A few weeks ago, we found this article on the Guardian website, and it's frankly excellent so we have left it in our Instagram bio ever since so that people can find it, read it and share it. The numbers and facts in the opening couple of paragraphs alone are enough to incite a 'woaahhh' from even the most soil-indifferent audience.
We often have conversations about soil, but we realise we might be in a biased minority, working in the area of microbes and agriculture. Is the importance of soil health something that you have been made aware of? We think it is a hugely overlooked element in the world's climate, food and sustainability crises. We thoroughly recommend reading the whole article, but if you're in a hurry, we have pulled out three interesting points, and why we think they're so important, as an overview for you:
1 Take a step back and you will see something that transforms our understanding of life on Earth.
As microbe enthusiasts we love the sense of excitement and wonder that opens this article. The microscopic world of microbes truly is weird and wonderful, fascinating and incredibly important to the health of us and our planet. Reading something that conveys the wonder of this, and the gravitas of how important this field of science can be is really encouraging. This particularly eye-catching statement in the article specifically refers to the symbiotic relationship between plants and the millions of bacteria - or microbes - that reside in the rhizosphere (the area surrounding its roots.) Monbiot notes that 'The similarities between the rhizosphere and the human gut, where bacteria also live in astonishing numbers, are uncanny - both involve a mutually beneficial relationship between subject and microbe community, supporting life and immune systems'.
Microbz founder Jeff Allen talks about how crucial microbes are at every stage in the cycle of life, which is present everywhere in nature, in humans and plants alike. 'Microbes have an intelligence that will assist what is growing and also assist what is decaying. They were the first form of life on this planet and if we're not careful they'll be the last.
Seeing the world from this perspective, paying attention to the microscopic world that we - as part of nature - are so amalgamated with, might indeed change our understanding of life on Earth, and hopefully help tackle some of the issues we're facing in order to sustain it.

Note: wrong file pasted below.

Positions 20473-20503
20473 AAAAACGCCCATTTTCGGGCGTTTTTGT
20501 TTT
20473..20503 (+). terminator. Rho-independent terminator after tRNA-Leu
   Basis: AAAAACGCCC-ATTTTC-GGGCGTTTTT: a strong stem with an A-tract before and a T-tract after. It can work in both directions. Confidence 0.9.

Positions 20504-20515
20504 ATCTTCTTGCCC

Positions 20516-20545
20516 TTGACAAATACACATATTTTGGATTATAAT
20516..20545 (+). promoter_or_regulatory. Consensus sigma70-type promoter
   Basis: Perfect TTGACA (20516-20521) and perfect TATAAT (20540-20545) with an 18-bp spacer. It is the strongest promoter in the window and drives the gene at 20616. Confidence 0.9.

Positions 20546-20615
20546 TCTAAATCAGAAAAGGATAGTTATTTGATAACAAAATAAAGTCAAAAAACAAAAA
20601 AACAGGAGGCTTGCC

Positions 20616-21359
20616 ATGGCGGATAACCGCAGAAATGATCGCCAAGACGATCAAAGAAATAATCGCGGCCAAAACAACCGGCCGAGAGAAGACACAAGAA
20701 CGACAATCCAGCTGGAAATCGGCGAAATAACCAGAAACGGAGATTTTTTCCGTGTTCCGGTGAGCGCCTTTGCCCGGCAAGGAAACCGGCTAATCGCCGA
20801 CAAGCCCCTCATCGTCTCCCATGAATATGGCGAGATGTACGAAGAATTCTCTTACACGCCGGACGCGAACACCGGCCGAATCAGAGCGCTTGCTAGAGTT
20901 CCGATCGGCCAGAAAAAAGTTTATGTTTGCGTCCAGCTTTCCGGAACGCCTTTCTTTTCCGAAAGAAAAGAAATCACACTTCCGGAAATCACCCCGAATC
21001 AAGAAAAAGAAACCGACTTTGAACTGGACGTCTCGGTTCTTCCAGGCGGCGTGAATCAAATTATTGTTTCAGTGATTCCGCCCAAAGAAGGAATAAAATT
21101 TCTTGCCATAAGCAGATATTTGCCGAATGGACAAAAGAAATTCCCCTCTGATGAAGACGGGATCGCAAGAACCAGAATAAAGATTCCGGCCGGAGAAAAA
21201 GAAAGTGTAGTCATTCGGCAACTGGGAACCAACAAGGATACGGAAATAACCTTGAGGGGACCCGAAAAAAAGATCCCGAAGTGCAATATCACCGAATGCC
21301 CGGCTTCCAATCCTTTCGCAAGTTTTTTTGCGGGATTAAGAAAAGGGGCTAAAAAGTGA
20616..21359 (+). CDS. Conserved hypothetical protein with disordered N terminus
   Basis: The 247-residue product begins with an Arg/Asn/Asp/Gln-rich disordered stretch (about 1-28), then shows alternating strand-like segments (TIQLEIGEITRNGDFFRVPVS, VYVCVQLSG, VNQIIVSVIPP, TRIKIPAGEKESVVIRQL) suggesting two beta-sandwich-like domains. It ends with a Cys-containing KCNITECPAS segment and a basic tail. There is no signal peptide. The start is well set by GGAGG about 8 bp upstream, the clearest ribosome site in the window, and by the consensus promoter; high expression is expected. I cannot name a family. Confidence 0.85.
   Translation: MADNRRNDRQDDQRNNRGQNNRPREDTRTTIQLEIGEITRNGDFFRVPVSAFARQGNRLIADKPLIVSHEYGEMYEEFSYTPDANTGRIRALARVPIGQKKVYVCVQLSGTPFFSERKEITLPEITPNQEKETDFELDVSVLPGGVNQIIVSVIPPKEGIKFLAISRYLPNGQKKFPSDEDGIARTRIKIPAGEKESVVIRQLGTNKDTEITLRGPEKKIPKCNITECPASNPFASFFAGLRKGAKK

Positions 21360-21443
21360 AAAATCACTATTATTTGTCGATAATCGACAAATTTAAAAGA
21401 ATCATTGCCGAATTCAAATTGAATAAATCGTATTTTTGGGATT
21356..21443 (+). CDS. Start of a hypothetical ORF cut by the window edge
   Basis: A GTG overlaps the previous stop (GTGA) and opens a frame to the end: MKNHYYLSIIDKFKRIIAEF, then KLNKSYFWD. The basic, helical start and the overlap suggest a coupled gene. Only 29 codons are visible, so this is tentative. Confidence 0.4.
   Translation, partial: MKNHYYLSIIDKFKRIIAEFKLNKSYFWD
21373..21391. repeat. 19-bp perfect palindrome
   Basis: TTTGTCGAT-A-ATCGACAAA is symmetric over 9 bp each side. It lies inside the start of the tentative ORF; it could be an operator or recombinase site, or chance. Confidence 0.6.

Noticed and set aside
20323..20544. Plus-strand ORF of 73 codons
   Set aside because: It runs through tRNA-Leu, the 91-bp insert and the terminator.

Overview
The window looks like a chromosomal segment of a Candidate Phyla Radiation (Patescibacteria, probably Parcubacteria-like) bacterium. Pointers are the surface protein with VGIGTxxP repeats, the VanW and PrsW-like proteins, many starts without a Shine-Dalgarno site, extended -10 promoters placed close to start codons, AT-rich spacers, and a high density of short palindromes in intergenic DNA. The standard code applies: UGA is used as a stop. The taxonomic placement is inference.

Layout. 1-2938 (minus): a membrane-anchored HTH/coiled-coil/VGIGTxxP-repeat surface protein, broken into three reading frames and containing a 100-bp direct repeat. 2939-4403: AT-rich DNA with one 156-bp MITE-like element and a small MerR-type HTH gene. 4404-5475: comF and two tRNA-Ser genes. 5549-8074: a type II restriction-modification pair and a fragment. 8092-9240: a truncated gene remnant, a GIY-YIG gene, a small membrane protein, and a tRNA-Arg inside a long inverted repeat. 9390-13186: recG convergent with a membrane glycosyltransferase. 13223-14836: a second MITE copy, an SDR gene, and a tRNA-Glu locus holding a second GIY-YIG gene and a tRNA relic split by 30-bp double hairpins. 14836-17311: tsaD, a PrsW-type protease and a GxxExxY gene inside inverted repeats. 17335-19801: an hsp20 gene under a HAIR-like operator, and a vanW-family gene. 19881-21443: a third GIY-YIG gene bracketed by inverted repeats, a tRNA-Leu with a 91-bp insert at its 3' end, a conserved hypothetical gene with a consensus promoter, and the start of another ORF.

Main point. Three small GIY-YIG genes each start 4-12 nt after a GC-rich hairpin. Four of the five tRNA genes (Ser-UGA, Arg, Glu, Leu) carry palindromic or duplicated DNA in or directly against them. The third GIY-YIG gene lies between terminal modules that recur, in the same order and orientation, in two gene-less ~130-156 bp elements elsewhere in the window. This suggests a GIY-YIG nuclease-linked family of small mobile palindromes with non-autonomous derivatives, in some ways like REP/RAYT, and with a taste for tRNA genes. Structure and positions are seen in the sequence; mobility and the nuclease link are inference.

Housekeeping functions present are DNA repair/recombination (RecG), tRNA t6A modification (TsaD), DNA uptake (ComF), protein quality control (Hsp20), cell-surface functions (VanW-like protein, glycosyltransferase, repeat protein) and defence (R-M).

2 The loss of a soil's resilience can happen incrementally and subtly. We might scarcely detect it until a shock pushes the complex underground system past its tipping point.
An alarming statement. No-one likes the idea of realising something too late, but that's a very real possibility when it comes to many elements that contribute to the environmental crises. Soil health is one of those elements which we cannot afford to overlook any longer. We depend on soil for 99% of our food, so if soil health declines rapidly we will struggle to feed people. Soil health all over the world, including in the UK, is in crisis. Intensive farming, compaction, over fertilisation and pesticides have impacted the health of soil to the point of destruction. The dirt beneath our feet is getting poorer and poorer. In 2017 Michael Gove, then Environment Secretary, said, 'Countries can withstand coups d'etat, wars and conflict, even leaving the EU, but no country can withstand the loss of its soil and fertility.'
The solution can be boiled down to a simple message = Improve the soil: improve the crops: improve our health. Soil structure improvements mean stronger root growth and greater water retention giving plants the ability to cope with droughts and a healthy rhizosphere helps plants survive floods. There are some promising solutions on the horizon, but we need to act fast.
3 It isn't fertiliser; it's an inoculant that stimulates microbes. The carbon in the wood encourages the bacteria and fungi that bring the soil back to life.
This is from a section about farmer Tolly (Iain Tolhurst) who over many years of study and experimentation managed to cultivate a thriving land of crops from what was initially dismissed as undesirable 'building rubble.' Tolly found that the key to his success has been strengthening and diversifying the relationships in the rhizosphere - the plant's external gut. By keeping roots in the soil, raising the number of plant species and adding just the right amount of carbon, he seems to have encouraged bacteria to build their catacombs in his stony ground, improving the soil's structure and helping his plants to grow.
This story is an amazing example of someone leaning into the world of microbes to yield dramatic and highly effective change. We believe that adding microbes back into any stage of the life cycle will strengthen the whole process, and we're working hard to see solutions like this rolled out on a larger scale to improve the agricultural landscape.
At microbz we offer solutions for individuals to use at home to improve their little patch of Earth in the form of products like microbz soil conditioner. We're also working on a larger scale with farmers and landowners to introduce beneficial microbes back in to the soil. We believe that by adding effective microorganisms to soil, plants and manure, the farming industry can accelerate soil regeneration and bring soils back from the brink of destruction whilst supporting their businesses and the planet. Microbes enable the circularity of agriculture. Using products with effective microorganisms supports gardeners and farmers to use minimal external inputs, close nutrient loops, regenerate soils and protect wildlife. We believe that the future is underground, the future is in soil biology. And however small a patch of soil we may occupy, each one of us can start there.